Ingwe goes multi-purpose
Written by Leon Engelbrecht, Thursday, 20 May 2010
“As you know Ingwe was developed as an antitank missile,” says Denel Dynamics “But the threat profile has changed completely over the past decade or so. As a result customers now want to use it as a generic precision land-attack missile, against bunkers, observation posts, even buildings. So we are looking at multi-purpose warheads. RDM and ourselves are working on technology concepts to offer alternative warheads other than just the highly successful tandem (dual) antitank warhead.”
The multi-purpose warhead will have some penetration capability but also blast. The company have also done “some studies” on thermobaric warheads. “We know what the technology can offer,” Wessels says.
The major activities on the Ingwe programme is developing the missile variant of the Badger infantry combat vehicle as part of Project Hoefyster and integrating the weapon on the Eurocopter EC635 and AS550 Fennec light utility helicopters. “We think that's got a lot of potential,” Wessels says of the latter collaboration that is done for Franco-South African aerospace company ATE. “The fact that they selected the Ingwe missile … once ATE and Eurocopter has installed our missile and we perform as I know we will, I see a very bright future...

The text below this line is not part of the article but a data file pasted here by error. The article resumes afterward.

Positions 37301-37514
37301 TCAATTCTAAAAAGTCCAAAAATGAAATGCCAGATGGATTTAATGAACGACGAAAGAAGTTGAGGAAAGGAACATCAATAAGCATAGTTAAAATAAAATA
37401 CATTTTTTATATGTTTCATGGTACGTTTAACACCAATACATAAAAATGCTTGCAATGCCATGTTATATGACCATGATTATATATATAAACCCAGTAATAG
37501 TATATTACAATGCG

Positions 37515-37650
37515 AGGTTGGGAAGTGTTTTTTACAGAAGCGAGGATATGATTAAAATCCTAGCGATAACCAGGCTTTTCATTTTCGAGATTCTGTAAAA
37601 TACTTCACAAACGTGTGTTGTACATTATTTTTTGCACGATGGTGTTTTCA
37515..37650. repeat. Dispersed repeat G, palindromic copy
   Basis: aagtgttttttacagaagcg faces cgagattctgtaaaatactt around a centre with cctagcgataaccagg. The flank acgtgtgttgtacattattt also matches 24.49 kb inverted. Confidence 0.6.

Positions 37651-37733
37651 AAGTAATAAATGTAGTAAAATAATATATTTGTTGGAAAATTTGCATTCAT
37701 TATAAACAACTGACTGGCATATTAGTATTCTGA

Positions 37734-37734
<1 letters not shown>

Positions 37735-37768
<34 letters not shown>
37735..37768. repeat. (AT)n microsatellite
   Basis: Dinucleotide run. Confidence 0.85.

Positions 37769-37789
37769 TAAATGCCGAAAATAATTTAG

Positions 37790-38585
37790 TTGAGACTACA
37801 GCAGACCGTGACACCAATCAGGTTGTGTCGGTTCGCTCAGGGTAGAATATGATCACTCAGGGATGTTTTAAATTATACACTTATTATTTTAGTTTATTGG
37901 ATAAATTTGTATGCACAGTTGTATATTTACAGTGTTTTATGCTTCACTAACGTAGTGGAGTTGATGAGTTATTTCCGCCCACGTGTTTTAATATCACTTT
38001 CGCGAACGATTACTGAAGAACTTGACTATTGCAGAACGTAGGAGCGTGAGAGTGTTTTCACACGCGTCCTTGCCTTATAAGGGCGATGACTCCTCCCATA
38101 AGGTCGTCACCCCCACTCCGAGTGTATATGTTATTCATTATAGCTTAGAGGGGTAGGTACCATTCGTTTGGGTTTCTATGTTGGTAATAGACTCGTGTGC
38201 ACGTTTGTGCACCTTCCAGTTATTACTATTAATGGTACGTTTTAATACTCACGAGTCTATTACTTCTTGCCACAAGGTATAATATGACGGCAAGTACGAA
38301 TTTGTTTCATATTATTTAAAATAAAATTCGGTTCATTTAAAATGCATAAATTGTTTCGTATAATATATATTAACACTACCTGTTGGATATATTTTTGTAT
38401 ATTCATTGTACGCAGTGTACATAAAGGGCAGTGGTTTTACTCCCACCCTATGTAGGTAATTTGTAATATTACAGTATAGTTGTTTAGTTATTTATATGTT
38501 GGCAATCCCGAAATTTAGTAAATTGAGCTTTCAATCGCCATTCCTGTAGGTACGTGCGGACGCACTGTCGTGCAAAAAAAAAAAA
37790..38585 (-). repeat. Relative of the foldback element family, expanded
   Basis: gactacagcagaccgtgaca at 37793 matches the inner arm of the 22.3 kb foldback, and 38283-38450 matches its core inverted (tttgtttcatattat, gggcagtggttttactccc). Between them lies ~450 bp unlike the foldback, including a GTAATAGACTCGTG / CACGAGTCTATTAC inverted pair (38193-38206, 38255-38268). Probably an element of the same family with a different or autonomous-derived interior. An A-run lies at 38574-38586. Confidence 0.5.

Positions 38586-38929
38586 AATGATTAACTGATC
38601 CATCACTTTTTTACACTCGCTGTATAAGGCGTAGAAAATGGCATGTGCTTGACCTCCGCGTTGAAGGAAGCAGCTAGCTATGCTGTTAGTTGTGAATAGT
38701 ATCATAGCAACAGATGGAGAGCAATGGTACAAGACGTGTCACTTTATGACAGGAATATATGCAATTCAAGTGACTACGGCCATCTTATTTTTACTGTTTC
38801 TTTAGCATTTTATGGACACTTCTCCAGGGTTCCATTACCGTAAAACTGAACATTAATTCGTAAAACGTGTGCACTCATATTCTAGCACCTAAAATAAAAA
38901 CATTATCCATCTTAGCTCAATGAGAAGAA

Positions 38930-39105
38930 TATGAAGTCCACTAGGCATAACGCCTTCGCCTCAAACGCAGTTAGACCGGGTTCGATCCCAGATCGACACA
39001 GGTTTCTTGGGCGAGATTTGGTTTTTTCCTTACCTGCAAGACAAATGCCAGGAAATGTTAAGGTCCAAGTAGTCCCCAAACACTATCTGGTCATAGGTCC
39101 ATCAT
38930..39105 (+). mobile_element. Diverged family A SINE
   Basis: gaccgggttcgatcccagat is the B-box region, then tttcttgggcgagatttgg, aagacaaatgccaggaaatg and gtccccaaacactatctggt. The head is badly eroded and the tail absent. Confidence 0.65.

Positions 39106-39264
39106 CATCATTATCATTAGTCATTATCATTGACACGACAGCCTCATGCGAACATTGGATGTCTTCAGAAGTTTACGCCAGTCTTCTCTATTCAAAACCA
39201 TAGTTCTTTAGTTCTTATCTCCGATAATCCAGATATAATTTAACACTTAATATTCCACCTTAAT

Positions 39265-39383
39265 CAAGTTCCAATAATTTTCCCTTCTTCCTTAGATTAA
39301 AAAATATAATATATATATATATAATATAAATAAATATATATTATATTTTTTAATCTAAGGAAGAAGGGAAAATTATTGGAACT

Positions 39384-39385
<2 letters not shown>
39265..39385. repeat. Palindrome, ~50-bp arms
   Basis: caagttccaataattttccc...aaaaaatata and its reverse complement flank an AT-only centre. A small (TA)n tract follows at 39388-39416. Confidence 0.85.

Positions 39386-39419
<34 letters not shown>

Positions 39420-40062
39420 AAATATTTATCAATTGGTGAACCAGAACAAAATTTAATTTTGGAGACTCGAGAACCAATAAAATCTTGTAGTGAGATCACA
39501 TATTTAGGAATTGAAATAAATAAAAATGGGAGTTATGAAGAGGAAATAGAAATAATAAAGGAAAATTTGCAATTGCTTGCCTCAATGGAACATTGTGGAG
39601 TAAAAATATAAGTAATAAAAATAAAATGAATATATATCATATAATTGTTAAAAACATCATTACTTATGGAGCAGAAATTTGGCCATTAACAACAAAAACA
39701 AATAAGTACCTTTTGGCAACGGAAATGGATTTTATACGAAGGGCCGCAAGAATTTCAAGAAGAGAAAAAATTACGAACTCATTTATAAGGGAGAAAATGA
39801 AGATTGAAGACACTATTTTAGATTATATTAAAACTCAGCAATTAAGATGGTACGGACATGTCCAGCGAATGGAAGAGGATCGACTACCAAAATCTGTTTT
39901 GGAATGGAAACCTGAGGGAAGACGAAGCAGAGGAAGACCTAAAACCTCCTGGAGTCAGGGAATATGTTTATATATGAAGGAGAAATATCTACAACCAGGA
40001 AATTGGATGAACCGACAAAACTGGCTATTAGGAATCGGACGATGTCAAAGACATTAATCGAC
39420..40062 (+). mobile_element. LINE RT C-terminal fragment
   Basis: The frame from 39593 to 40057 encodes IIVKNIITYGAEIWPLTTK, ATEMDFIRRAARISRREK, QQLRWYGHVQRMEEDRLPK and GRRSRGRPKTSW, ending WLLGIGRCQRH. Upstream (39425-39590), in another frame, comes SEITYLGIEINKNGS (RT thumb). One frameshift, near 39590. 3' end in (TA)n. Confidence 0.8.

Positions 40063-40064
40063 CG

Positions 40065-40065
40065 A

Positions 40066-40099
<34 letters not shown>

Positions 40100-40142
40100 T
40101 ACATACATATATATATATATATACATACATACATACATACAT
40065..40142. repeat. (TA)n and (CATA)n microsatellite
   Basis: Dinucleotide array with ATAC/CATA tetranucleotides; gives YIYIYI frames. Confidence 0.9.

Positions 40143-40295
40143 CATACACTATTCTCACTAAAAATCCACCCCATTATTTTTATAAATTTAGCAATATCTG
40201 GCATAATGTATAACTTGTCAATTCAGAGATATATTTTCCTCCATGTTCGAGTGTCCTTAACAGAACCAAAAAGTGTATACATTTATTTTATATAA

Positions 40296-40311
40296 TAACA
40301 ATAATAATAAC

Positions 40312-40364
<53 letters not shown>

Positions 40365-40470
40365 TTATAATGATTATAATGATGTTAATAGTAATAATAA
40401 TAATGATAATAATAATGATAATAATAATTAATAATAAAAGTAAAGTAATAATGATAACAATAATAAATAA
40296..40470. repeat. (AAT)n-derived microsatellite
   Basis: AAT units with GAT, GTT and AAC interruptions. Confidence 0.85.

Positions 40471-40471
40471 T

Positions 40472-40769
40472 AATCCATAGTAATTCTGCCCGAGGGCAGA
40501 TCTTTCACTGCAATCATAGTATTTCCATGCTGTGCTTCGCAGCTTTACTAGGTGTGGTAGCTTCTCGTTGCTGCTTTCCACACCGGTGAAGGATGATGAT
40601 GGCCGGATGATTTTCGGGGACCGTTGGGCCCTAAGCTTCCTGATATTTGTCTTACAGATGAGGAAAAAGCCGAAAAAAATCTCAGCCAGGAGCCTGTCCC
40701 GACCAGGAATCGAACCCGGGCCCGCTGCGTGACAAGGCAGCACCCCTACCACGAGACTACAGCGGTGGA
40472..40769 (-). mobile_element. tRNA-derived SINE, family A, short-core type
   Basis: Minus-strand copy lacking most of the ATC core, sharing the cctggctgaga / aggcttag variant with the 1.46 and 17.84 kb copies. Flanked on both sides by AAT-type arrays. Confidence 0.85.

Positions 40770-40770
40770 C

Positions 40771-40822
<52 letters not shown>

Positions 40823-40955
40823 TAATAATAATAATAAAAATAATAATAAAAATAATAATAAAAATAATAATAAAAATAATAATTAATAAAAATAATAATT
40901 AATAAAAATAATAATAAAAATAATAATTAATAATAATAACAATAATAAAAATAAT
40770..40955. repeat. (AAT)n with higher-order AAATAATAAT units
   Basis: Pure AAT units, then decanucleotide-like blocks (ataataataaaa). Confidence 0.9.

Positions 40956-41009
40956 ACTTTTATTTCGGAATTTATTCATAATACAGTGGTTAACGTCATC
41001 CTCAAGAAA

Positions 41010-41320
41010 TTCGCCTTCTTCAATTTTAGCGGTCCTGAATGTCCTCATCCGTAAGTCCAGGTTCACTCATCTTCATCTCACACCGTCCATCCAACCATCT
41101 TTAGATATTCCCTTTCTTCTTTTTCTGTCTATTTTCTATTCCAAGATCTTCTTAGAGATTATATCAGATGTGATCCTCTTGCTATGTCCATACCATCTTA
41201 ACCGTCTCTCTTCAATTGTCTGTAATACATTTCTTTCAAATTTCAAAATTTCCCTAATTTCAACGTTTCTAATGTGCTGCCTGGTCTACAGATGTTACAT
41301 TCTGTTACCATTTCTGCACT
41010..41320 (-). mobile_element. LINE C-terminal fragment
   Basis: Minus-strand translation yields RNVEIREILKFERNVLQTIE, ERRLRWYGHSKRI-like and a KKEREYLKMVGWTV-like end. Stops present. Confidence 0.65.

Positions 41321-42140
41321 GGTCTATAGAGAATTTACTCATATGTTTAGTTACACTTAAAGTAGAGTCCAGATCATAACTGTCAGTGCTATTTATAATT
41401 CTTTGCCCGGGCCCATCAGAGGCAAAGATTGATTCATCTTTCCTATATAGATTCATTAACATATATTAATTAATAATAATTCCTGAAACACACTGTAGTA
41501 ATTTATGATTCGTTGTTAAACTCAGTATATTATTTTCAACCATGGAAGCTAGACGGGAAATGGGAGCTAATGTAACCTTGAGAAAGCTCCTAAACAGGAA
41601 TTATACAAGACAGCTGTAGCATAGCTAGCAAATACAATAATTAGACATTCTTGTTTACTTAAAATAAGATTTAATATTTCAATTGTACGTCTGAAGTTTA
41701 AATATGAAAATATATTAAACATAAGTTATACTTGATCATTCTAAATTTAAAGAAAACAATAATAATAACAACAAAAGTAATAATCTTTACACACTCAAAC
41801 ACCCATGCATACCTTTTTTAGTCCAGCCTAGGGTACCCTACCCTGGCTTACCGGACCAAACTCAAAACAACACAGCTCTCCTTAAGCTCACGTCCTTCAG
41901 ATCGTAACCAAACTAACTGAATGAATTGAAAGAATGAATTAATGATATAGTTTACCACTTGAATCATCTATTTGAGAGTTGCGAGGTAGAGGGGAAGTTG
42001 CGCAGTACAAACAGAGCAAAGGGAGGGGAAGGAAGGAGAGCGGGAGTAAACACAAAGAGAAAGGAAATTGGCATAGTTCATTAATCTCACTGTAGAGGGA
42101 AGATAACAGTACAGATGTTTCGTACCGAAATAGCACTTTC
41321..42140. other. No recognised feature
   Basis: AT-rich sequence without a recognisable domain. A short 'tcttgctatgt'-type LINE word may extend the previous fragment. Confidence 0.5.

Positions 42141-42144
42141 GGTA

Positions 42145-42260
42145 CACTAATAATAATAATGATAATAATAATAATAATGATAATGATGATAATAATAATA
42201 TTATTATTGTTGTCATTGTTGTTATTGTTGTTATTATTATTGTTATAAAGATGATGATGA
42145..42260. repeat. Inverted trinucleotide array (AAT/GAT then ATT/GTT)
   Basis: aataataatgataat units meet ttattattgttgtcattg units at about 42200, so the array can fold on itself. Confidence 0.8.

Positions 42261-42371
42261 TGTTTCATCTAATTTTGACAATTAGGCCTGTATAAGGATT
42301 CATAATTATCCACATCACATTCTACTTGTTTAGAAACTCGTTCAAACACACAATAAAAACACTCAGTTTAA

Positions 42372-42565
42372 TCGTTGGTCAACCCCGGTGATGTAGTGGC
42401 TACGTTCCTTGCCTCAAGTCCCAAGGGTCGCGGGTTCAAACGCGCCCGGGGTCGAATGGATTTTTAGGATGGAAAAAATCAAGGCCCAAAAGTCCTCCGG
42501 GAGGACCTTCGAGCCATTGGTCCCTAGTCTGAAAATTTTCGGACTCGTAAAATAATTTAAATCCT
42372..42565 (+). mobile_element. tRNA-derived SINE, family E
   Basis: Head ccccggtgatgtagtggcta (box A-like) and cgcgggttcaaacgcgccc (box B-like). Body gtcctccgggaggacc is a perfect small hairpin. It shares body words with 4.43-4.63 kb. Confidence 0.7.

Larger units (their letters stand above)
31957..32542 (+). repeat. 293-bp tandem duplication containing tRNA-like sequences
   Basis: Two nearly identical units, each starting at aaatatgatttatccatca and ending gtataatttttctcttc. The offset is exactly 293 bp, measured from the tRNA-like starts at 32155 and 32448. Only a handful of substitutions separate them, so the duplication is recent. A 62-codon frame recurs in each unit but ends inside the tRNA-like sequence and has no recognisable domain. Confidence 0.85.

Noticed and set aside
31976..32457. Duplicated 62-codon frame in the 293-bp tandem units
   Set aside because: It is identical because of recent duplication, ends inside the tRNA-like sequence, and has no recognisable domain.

“The Ingwe is a good match for a light helicopter like that. It must be a balanced package. The missile cost must be appropriate to that of the helicopter..” Wessels credits the choice of Ingwe to positive feedback from other customers where Denel Dynamics and ATE integrated the weapon onto the Mil Mi-24 “Hind” attack helicopter. “... the feedback is phenomenal. The message is that Ingwe works really well off a helicopter.” Although Wessels declined to name the customers because of confidentiality agreements, it is widely known that they include Algeria.
On Hoefyster, Denel Dynamics is sub-contracted to Denel Land Systems to modernise the guidance system of the Ingwe, designated the ZT3A2 in the South African Army.
Asked about the potential of guided rockets,as developed for the US Army in recent years, the CE said it amounted to an expensive compromise.
“We have been advising our air force and other customers in this regard. The Ingwe is clearly the most affordable Western missile in its class. Ingwe has a big warhead and is very accurate, with a proven 5.5km range. A rocket has a shorter range, a smaller warhead, yet with a basic guidance system it ends up costing almost the same. Cost wise, guided rockets are not yet cost effective, except if manufactured in very large quantities. If production runs are small – say in the hundreds – then you rather go for an Ingwe which has greater universal utility than a guided rocket. Of course, it may change in future as with all technologies,” Wessels adds.
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